Nearly one in four general counsel have directly asked a law firm to put a woman or racially diverse lawyer on a litigation or arbitration matter, new research has found.
A common reason for not doing this was that in-house lawyers felt uncomfortable dictating to law firms how they made up their teams.
But most do not impose formal gender or racial diversity requirements on the law firms they instruct in litigation or arbitration, with nearly half citing a lack of relationships with diverse external counsel in their networks as an obstacle to appointing more representative teams.
The report for litigation funder Burford Capital, What’s driving the commercial disputes leadership diversity gap?, was based on 66 in-depth interviews with GCs, heads of litigation and senior in-house lawyers in the US, Europe, Asia and Australia.
Many in-house lawyers said they informally asked their law firms to support their commitments to diversity, while 44% applied formal requirements for gender or racial diversity to the law firm teams that represented them.
One associate GC said: “We have emphasised the importance of, and our commitment to, diversity but we have not mandated this issue.”
An in-house lawyer at a consulting firm said the question of who should lead in litigation or arbitration was normally decided by the law firm. “We prefer not to manage the law firm.”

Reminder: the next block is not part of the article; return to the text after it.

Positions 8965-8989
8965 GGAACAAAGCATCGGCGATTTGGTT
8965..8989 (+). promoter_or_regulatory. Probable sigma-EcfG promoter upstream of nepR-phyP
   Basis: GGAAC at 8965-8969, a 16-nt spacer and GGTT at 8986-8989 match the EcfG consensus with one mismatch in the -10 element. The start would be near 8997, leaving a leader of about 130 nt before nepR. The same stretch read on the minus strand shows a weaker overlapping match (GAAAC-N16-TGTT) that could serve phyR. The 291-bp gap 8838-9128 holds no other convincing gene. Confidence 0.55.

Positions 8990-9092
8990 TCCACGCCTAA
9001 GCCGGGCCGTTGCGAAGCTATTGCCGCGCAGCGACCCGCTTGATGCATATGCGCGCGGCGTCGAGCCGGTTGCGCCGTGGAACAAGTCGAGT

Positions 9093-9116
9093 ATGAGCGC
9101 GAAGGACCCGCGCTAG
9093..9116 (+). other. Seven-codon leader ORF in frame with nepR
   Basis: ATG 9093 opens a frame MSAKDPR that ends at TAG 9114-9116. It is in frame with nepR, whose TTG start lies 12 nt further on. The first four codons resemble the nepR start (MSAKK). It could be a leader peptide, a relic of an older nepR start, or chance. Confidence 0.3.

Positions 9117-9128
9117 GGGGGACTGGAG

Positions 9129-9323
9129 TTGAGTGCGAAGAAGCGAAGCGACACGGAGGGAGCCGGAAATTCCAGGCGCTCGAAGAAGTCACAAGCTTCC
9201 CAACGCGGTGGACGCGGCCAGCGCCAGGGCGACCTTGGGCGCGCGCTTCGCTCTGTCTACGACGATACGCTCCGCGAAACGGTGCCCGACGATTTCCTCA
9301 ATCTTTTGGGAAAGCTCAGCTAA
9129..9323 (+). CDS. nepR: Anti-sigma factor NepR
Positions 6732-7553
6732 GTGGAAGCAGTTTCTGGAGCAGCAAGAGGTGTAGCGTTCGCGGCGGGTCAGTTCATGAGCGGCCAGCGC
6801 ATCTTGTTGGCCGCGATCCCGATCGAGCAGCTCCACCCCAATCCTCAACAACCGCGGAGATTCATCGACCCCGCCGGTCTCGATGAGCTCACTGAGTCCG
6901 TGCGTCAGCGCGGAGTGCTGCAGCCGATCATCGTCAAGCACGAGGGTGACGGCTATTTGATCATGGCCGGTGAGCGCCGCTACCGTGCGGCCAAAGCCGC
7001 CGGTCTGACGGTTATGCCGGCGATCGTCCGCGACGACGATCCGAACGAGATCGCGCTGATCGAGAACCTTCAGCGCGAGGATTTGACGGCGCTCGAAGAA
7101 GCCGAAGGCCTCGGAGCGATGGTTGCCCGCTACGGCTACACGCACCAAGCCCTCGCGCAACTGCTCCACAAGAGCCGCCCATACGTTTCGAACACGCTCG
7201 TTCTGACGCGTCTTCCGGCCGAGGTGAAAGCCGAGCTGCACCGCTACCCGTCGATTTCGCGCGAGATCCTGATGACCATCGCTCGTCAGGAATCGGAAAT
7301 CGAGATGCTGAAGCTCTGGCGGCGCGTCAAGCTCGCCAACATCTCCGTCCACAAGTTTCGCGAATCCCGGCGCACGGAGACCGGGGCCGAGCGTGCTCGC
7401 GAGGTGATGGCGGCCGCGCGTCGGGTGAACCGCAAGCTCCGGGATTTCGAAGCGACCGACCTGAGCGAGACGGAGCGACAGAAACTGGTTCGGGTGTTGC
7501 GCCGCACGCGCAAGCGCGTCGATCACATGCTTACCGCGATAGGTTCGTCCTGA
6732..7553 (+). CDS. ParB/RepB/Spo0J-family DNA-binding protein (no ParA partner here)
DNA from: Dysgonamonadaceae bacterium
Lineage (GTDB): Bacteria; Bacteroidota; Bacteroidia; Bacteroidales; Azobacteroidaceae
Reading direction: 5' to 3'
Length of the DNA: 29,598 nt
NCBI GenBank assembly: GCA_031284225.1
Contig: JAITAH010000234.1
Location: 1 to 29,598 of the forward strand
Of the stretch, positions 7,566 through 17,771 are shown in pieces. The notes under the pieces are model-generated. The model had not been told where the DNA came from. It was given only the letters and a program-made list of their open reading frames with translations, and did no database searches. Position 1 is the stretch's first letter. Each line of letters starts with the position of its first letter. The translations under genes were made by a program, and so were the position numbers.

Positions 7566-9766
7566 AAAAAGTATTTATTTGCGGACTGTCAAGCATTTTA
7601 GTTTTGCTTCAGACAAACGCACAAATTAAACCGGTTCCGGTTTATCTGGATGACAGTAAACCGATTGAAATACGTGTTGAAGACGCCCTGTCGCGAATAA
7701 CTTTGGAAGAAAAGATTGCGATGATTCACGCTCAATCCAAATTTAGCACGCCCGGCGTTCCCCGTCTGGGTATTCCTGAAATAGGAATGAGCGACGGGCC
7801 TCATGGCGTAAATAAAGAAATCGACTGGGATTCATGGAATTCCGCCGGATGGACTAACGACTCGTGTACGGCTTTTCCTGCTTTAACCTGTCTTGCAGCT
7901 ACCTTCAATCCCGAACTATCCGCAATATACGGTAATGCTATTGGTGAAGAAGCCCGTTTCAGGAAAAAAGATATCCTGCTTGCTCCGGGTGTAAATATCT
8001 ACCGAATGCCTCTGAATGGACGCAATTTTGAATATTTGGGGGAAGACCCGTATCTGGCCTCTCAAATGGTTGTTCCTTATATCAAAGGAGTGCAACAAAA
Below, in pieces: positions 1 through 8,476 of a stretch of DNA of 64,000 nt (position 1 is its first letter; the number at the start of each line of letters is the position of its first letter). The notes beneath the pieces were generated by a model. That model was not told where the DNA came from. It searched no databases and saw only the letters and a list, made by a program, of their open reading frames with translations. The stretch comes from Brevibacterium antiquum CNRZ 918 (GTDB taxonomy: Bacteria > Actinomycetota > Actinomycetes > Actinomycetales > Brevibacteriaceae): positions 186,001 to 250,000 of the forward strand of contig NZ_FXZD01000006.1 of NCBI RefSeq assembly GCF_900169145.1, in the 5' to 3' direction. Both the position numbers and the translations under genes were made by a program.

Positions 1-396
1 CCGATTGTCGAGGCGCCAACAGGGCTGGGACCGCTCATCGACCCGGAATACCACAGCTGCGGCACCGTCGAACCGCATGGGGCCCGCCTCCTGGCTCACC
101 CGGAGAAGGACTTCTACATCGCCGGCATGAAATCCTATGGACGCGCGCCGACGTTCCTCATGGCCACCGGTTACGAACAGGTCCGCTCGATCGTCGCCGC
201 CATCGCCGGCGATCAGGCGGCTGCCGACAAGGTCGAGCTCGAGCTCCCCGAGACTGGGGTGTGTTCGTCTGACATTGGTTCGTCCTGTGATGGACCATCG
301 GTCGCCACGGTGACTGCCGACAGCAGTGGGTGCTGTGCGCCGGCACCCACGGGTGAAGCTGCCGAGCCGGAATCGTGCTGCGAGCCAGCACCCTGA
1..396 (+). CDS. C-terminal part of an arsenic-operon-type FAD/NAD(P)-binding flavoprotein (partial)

However, another associate GC commented: “We have removed a firm from our panel of providers for a lack of diversity in these matters.”
Three-quarters of senior in-house lawyers believed there were “significant obstacles” to achieving diversity in high-stakes disputes.
“A commonly cited hurdle is that senior in-house lawyers are comfortable with existing relationships and are reluctant to work with unfamiliar counsel, which is perceived to add risk.”
Nearly half of in-house lawyers (47%) cited lack of relationships with diverse external counsel in their networks as an obstacle to appointing more diverse litigation teams, while some said the availability of diverse lawyers with trial leadership experience was a significant issue.
A GC at a chemical company commented: “People seek lawyers with a reputation in high-stakes litigation, which makes it more difficult for those who have not had the opportunity in the past to break in.”
A deputy GC at a tech firm said: “In-house counsel are risk averse so they work with people they know. It is perceived as risky to send a matter to someone with whom you have not worked.
“There is no reward internally for bringing in a diverse practitioner unless you have established it as a goal in the department. It is all about incentives.”
Three-quarters of GCs said they would benefit from being exposed to recommended female and racially diverse litigation and arbitration lawyers from a “trusted source”, such as a law firm.
“Many senior in-house lawyers say that they would most prefer that the firms with which they already work offer them teams that are diverse and equipped to represent them effectively.”
A GC at a software company said: “What would help me is if I already work with a firm and then learn that they have a talented diverse team.”
Aviva Will, co-chief operating officer of Burford Capital, commented: “As the purchasers of legal services, legal departments can – and should – have a significant impact on promoting diverse leadership of commercial disputes, which remains persistently lacking.”
Ms Will said Burford had committed more than $137m through its Equity Project to fund commercial litigation and arbitration led by female and racially diverse lawyers.